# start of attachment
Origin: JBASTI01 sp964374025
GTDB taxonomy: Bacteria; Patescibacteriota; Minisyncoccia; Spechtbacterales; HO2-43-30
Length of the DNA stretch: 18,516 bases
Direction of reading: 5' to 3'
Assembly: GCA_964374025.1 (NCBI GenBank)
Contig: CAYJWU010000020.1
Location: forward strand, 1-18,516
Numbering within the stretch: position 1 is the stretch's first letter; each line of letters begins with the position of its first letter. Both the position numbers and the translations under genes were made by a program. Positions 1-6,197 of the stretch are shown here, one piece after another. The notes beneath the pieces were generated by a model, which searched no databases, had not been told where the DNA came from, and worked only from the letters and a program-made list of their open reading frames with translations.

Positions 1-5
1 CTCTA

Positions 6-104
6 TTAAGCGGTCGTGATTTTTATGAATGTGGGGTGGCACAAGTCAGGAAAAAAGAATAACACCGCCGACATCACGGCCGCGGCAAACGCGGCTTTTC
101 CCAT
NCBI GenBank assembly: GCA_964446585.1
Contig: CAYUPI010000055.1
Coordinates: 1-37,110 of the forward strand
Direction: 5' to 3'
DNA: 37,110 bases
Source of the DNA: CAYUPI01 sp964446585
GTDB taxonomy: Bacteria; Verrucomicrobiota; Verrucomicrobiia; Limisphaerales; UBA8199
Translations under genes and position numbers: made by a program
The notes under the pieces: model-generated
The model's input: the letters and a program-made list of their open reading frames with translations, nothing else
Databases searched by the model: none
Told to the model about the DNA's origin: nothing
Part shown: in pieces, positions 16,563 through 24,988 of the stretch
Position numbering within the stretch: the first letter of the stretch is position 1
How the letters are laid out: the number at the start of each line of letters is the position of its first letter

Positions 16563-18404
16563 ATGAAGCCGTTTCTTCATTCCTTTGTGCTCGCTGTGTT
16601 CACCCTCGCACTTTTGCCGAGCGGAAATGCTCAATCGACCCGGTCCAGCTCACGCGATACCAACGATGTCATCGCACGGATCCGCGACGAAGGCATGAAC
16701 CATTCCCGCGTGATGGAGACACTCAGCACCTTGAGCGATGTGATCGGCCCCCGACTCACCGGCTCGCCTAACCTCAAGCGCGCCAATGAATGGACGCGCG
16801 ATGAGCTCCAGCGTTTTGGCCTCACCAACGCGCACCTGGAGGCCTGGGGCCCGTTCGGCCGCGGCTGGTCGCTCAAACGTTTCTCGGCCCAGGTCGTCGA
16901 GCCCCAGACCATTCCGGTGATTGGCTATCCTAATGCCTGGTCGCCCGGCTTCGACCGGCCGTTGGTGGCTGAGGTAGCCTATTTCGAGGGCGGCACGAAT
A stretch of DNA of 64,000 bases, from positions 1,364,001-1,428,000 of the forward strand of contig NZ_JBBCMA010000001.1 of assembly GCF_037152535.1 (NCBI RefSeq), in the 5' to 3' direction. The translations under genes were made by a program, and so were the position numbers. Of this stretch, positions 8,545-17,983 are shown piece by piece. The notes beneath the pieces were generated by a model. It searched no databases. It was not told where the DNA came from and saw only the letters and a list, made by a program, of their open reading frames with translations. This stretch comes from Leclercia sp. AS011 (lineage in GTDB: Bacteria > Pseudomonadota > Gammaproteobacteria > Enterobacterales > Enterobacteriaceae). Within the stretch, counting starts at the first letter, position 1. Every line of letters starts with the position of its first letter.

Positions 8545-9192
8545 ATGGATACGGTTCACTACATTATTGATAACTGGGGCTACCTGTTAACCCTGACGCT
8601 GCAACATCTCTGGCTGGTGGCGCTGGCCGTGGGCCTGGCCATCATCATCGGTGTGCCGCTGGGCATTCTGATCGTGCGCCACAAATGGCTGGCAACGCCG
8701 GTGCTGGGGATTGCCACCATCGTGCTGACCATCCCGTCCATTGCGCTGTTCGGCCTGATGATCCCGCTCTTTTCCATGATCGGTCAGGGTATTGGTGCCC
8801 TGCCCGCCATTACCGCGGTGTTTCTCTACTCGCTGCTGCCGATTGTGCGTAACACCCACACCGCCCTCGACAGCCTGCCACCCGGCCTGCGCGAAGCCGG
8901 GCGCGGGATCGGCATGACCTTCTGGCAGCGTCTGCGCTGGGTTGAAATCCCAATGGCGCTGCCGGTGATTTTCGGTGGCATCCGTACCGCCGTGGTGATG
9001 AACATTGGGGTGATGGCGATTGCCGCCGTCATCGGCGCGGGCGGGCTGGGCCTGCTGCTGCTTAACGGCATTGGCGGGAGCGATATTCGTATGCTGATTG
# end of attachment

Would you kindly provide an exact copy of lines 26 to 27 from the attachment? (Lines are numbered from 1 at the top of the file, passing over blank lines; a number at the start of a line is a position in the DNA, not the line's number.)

Part shown: in pieces, positions 16,563 through 24,988 of the stretch
Position numbering within the stretch: the first letter of the stretch is position 1